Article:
Utilizing net traps to manage pyralid insect population in pond ecosystems: investigating seasonal abundance and their association with duckweeds

Authors

  • S F N Chowdhury Environmental Biology and Biodiversity Laboratory, Department of Zoology, University of Dhaka, Dhaka-1000, Bangladesh
  • N Parven Environmental Biology and Biodiversity Laboratory, Department of Zoology, University of Dhaka, Dhaka-1000, Bangladesh
  • M Mahmud Environmental Biology and Biodiversity Laboratory, Department of Zoology, University of Dhaka, Dhaka-1000, Bangladesh
  • S Kamal 1Hokkaido University, Japan Graduate School of Environmental Science, Sapporo, Japan
  • S I Belal Environmental Biology and Biodiversity Laboratory, Department of Zoology, University of Dhaka, Dhaka-1000, Bangladesh
  • S Begum Environmental Biology and Biodiversity Laboratory, Department of Zoology, University of Dhaka, Dhaka-1000, Bangladesh

DOI:

https://doi.org/10.3329/jbcbm.v9i2.70101

Keywords:

Duckweed, Pyralid insect, Emergent trap, Seasonal abundance, Pond ecosystem

Abstract

A one-year (May to April) study was done about the seasonal abundance of pyralid insect (Synclita occidentalis: Pyralidae), its association with the duckweed (Spirodela sp.), and the effectiveness of emergent trap as a control measure of pyralid insect in mini ponds ecosystem. The adult insects were non-feeding and selected duckweeds for oviposition and larval development. The larvae of different instars were used duckweed fronds as a trophic source (food). For this, the insect attains pest status in its larval stage. The duckweed production is highly hampered due to the attack of this pyralid insect in pond ecosystem. During experiment, two seasonal peaks were noted, one in summer and another in autumn (larvae and adults). The highest relative seasonal abundance of the adults was recorded in June (0.2) and larvae was in August (0.23). The lowest abundance of the adults and larvae was found 0.001 and 0.01, respectively during winter season. In this experiment, it was found that larvae used duckweed fronds as food in maximum 18.86 ± 0.86 and minimum 13.33 ± 0.70. The larva also built protective cases in duckweed fronds. The highest length of the larval cases was 27.07 ± 1.7 mm and width was 14.8 ± 1.75 mm. The larval feeding habit and case-making adaptability give this insect pest status. From the experiment, it was also found that the length and width of the larval cases greatly varied in different seasons and not positively correlated (P > 0.005). The total seasonal abundance of larval cases was lower in treatment ponds (54) than control (103); and not varied significantly (P > 0.005) between the experimental ponds. In addition, the net trap of adult’s emergent had an important role in suppressing pyralid pest population especially in summer. This situation indicated that it might be a key contribution as a control planning during the peak season of pyralid pest outbreak for the management of duckweed in aquatic ecosystems.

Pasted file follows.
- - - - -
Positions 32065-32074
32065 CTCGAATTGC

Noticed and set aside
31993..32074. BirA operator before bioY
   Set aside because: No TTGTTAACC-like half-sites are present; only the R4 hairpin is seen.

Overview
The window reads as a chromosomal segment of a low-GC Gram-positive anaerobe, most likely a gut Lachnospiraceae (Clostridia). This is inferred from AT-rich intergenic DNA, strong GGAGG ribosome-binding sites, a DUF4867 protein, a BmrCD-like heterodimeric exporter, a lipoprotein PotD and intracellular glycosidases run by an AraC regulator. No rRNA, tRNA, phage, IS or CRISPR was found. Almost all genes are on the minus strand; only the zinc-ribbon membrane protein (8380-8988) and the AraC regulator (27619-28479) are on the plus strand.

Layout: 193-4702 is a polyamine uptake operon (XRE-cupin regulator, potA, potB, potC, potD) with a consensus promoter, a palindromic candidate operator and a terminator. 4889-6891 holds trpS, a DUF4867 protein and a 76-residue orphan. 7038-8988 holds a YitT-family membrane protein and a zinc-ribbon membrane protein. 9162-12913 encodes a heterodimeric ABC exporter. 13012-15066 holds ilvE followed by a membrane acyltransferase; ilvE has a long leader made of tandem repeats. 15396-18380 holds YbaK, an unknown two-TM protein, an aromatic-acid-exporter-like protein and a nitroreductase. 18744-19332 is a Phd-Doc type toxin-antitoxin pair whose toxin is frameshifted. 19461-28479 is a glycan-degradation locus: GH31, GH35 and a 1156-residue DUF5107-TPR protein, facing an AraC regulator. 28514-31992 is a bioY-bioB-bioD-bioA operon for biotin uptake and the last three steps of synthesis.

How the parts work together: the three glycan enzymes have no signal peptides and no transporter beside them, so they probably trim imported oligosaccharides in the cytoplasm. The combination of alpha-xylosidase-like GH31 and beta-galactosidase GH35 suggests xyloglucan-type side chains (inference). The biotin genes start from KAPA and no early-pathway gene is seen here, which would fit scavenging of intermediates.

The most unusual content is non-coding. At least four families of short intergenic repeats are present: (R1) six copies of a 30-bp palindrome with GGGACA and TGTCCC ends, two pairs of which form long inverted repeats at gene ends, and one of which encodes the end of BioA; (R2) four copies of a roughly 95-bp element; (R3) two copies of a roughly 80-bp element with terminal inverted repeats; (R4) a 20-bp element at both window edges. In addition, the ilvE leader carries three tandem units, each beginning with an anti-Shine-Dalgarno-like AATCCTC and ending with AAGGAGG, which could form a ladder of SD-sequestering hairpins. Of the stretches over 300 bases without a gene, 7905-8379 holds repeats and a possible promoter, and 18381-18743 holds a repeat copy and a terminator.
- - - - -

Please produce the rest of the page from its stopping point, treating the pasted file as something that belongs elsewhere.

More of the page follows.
Biodivers. Conserv. Bioresour. Manag. 2023, 9(2): 99-108

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Published

2023-11-29

How to Cite

Chowdhury, S. F. N., Parven, N., Mahmud, M., Kamal, S., Belal, S. I., & Begum, S. (2023). Utilizing net traps to manage pyralid insect population in pond ecosystems: investigating seasonal abundance and their association with duckweeds. Journal of Biodiversity Conservation and Bioresource Management, 9(2), 99–108. https://doi.org/10.3329/jbcbm.v9i2.70101

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